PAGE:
the cross of pentecost
"I do not pray for them alone. I pray also for those who will believe in Me through their word, that all may be one as You, Father, are in Me, and I in You; I pray that they may be [one] in Us, that the world may believe that You sent Me." —John 17:20-21
Throughout this Pentecost novena, we are praying to receive more deeply the Holy Spirit of unity (see Eph 4:3) by which we can be one as the Father and Jesus are One (Jn 17:21). However, unity does not mean glossing over divisions; it means surfacing and confronting them. For instance, Paul surfaced the disunity between the Pharisees and Sadducees (Acts 23:6-7). Because of this, Paul was almost torn into pieces by the rival forces (Acts 23:10). If we receive the Holy Spirit of unity, we will face disunity head on and suffer accordingly.
This presents a problem. Although we desire unity with God, in the Church, and even between enemies, we probably don't want to sacrifice our life "to gather into one all the dispersed children of God" (Jn 11:52). If we are unwilling to die for unity, we don't want to receive the Holy Spirit of unity. So Pentecost, unity, and a self-sacrificial death all go together.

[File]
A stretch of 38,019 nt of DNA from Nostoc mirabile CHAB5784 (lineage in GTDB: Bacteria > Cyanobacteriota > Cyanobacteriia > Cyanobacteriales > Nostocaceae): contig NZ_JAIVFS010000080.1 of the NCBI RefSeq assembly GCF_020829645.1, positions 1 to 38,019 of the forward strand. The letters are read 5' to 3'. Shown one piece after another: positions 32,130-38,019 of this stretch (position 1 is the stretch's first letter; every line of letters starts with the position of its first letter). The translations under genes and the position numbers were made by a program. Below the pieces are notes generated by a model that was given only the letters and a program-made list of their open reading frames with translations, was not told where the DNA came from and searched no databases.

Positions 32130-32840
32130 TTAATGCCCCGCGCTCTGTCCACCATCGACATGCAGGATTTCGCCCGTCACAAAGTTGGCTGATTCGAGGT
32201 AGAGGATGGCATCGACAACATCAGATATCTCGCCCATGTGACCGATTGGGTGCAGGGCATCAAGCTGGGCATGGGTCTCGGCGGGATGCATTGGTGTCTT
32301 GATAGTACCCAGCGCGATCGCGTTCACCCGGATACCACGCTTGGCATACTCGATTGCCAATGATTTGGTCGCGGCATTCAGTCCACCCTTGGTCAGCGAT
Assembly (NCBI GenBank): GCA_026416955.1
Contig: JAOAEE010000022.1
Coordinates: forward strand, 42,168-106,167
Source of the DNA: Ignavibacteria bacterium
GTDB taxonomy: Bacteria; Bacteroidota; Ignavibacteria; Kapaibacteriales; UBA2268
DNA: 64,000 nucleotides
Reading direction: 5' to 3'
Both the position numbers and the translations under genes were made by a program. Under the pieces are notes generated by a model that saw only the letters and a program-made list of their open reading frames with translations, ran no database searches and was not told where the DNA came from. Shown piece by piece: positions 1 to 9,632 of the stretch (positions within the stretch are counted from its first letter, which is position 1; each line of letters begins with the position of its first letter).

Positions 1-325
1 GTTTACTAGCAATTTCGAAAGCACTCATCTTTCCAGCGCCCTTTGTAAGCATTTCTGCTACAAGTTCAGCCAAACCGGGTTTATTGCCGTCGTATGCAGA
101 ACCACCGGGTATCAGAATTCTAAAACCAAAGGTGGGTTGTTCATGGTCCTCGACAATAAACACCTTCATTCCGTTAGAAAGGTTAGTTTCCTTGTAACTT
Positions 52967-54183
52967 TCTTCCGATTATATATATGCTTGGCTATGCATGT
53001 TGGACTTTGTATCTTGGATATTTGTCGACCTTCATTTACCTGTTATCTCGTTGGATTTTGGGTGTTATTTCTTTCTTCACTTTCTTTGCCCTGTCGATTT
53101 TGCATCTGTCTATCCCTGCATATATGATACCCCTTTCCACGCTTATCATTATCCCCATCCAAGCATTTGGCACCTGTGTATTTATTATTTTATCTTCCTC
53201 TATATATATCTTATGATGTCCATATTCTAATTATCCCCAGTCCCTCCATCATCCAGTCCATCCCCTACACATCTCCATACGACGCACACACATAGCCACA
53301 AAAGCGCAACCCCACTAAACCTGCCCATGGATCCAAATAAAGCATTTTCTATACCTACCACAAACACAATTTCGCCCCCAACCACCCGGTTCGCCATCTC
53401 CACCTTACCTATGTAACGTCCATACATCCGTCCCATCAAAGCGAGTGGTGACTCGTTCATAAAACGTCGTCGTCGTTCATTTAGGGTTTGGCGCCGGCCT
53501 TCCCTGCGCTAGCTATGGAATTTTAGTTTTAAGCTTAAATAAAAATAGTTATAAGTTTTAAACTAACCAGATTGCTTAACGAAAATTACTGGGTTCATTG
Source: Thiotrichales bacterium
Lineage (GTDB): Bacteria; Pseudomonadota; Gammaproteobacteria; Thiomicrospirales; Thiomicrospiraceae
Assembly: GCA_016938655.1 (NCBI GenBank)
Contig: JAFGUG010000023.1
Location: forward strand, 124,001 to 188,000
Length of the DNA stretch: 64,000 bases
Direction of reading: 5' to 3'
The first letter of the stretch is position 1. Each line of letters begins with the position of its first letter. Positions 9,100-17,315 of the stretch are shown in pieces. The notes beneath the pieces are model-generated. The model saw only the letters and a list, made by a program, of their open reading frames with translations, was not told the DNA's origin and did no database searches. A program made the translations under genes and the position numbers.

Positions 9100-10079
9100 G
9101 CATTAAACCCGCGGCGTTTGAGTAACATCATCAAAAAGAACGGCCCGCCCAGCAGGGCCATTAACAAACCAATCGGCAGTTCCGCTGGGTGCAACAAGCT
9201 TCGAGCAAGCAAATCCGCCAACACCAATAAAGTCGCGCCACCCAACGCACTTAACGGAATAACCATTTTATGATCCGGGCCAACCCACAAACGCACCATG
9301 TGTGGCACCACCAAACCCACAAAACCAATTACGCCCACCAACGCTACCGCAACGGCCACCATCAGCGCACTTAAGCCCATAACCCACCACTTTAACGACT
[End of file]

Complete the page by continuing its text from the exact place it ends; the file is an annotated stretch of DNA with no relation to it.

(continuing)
We have Pentecost when our love for the Lord and for people is stronger than our selfishness and fear of death (see Sg 8:6). Love is the catalyst leading us to die to self, build unity, and receive a new Pentecost. This, in turn, will greatly deepen our love, leading to martyrdoms, a progression of Pentecosts, and Trinity-unity. Will you love enough to pray: "Come, Holy Spirit"?
Prayer: Father, I decide to love enough to be a seed which falls to the earth, dies, and bears fruit abundantly (Jn 12:24).
Promise: "That night the Lord appeared at Paul's side and said: 'Keep up your courage!' " Acts 23:11
Praise: Receiving the Holy Spirit gave Philip the heart for street evangelization.
Rescript: †Most Reverend Joseph R. Binzer, Auxiliary Bishop, Vicar General of the Archdiocese of Cincinnati, December 12, 2017
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